Jade Starr is a Sydney based tranny rocker who takes no prisoners. She’s back on stage again this Mardi Gras with her new show The Devil Wears Heels. We pulled her aside to find out more.
Tell us about your show “The Devil Wears Heels”.
It’s is a raw and intimate performance combining music, word and visual media, and it’s based on the story of my life being born as a trans person. It’s a variation of my earlier show From Metal To Maternal, which toured across Australia in the past year, but with a demonic twist.
So how does this show compare to the last one?
Well last year I performed From Metal To Maternal at the Festival Club for Mardi Gras and it was a shambles due to technical issues. So this year I felt inspired to re-work it – change the name, add a bunch of new content and freshen it up a little, and move the show to Sydney’s longest running, and most iconic trans venues The Taxi Club. No matter where you fit in the queer community, everyone has been to The Taxi Club at least once, and no matter where you fit in the trans community you began your journey at The Taxi. In the past The Taxi has had a wild reputation but has recently gone through management changes, as well as an awesome makeover. So it seemed the obvious choice.
So tell us more about what the show is about.
The show follows my life story from birth to today – my identity issues, music career, drug addiction, paganism, queer culture and my daily battles of self-acceptance. In all honesty it’s an incredibly hard show to perform. Going back through my own life and hanging myself out to dry onstage is very intense to face but it’s also quite therapeutic.
Some of the scenes are very confronting, raw and packed full of heartfelt emotion. I’m really looking forward to delivering something very special on the night. Hopefully enough people will get along and support the show, because this year’s Mardi Gras Festival is lacking in trans content yet again.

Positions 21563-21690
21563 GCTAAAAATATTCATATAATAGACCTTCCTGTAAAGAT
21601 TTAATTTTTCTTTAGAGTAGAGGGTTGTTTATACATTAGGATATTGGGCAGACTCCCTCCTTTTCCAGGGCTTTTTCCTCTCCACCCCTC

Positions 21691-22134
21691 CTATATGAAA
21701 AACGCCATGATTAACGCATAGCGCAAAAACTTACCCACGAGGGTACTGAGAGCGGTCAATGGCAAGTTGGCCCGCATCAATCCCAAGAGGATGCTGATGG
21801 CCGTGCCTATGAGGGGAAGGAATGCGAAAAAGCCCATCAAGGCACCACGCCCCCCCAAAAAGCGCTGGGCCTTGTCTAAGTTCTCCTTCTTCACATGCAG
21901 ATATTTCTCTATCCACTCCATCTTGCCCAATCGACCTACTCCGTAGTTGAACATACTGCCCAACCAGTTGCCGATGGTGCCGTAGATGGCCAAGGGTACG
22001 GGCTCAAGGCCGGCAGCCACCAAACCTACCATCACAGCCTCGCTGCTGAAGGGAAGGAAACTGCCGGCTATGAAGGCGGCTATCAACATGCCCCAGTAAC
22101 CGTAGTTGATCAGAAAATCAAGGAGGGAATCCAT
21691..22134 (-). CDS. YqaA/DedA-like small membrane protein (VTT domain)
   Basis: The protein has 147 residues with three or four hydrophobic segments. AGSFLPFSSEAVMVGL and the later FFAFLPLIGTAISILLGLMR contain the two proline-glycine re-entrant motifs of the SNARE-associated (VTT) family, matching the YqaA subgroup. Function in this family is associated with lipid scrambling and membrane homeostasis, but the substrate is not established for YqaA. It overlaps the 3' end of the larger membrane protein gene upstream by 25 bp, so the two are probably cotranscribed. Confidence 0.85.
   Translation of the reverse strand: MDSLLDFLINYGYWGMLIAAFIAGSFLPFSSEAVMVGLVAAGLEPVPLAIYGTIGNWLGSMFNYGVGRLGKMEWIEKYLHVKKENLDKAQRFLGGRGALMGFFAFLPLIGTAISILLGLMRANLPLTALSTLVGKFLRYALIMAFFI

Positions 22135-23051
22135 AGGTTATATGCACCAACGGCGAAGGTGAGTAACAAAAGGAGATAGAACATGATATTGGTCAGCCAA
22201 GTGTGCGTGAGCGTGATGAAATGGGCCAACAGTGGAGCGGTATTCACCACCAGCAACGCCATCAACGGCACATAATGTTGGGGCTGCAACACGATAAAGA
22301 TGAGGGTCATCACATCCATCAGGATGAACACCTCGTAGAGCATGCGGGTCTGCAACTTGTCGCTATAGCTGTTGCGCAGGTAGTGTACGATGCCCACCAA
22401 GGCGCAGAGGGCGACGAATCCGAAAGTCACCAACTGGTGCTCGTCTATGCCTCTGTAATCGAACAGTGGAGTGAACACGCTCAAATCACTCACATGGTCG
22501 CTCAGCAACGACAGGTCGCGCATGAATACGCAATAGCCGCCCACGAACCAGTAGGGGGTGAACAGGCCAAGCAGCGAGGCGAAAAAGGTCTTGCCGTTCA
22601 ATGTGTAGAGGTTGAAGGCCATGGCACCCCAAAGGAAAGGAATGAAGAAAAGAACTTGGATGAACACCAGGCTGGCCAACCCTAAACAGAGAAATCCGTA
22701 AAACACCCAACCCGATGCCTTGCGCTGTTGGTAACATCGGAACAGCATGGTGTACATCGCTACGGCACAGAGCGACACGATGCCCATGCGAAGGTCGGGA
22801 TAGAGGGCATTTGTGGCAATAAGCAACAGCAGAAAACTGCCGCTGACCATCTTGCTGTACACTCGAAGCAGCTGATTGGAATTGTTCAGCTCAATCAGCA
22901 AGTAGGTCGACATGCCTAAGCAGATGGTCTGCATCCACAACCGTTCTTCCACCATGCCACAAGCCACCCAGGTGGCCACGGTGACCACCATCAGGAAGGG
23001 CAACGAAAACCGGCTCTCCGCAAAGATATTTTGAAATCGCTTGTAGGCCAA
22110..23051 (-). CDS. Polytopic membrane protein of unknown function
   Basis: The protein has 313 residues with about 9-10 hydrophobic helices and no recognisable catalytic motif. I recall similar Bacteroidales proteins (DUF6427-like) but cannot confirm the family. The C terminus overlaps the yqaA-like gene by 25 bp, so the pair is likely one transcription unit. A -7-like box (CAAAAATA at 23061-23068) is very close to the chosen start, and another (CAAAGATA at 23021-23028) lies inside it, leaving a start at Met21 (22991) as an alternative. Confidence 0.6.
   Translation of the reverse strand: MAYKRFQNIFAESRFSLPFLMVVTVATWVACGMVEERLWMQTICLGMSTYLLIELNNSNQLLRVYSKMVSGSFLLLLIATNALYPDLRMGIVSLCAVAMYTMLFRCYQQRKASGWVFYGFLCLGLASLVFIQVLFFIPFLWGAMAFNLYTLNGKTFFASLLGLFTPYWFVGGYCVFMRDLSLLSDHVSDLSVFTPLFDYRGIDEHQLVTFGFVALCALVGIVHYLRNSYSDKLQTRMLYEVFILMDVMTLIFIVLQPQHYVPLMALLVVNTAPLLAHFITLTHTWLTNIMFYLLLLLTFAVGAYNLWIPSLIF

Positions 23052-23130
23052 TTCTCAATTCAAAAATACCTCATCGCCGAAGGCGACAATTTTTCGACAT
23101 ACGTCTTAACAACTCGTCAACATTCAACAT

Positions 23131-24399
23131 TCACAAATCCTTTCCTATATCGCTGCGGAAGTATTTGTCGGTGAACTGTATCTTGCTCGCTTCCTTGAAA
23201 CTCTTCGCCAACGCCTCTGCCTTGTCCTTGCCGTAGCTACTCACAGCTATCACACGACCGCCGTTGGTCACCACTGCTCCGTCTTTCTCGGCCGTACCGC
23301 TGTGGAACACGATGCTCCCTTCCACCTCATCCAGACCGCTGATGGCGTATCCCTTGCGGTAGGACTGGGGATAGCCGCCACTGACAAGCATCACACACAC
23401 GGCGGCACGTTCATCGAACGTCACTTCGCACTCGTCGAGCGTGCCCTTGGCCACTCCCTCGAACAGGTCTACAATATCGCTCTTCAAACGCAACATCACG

You mention the Festival is lacking in trans content. How do you feel about the line up this year, and MG in general?
Don’t get me wrong, I love Mardi Gras! But every year I tour at Feast in Adelaide and Midsumma in Melbourne and I genuinely feel there is a queer community supporting each other, and it shows through the creativity of their festivals. I return to Sydney for Mardi Gras and feel as though trans people are barely included, you even feel that by the title “Sydney Gay & Lesbian Mardi Gras.” The festival seems more inclusive to commercial entities than the actual queer community.
Personally I’d love to see things take a step back and find a balance of protests, parties and events that will make people stop and pay attention that the fight is not won. Mardi Gras should be a time to remember the roots of the initial protest march through community events that mean more than dancing off chops.
This year I paid my fees to be in the New Mardi Gras guide but I have fully booked, ticketed and promoted my show all by myself and I actually feel much better about going into it this time. Every year I do something at Fair Day and various other charity shows and my own show ends up getting the raw stick, so this year I’m doing it my way.
What can audiences expect from “The Devil Wears Heels”?
I hope people walk away thoroughly moved and entertained. I hope they feel better about themselves and energised to continue the battles that lay ahead for each of us. My journey is as individual as the next person’s and we all make up the diversity of life that is beautiful, no matter how different. If you really want to see something unique at this year’s Mardi Gras come along and see The Devil Wears Heels.
Jade Starr appears in The Devil Wears Heels this Friday March 5 at The Taxi Club, Flinders St, Darlinghurst, at 10pm. Tickets are $15, $12 for NMG members. Book at www.thedevilwearsheels.com or through The Taxi Club on 02 9331 4256.
Photo: Morgan Carpenter.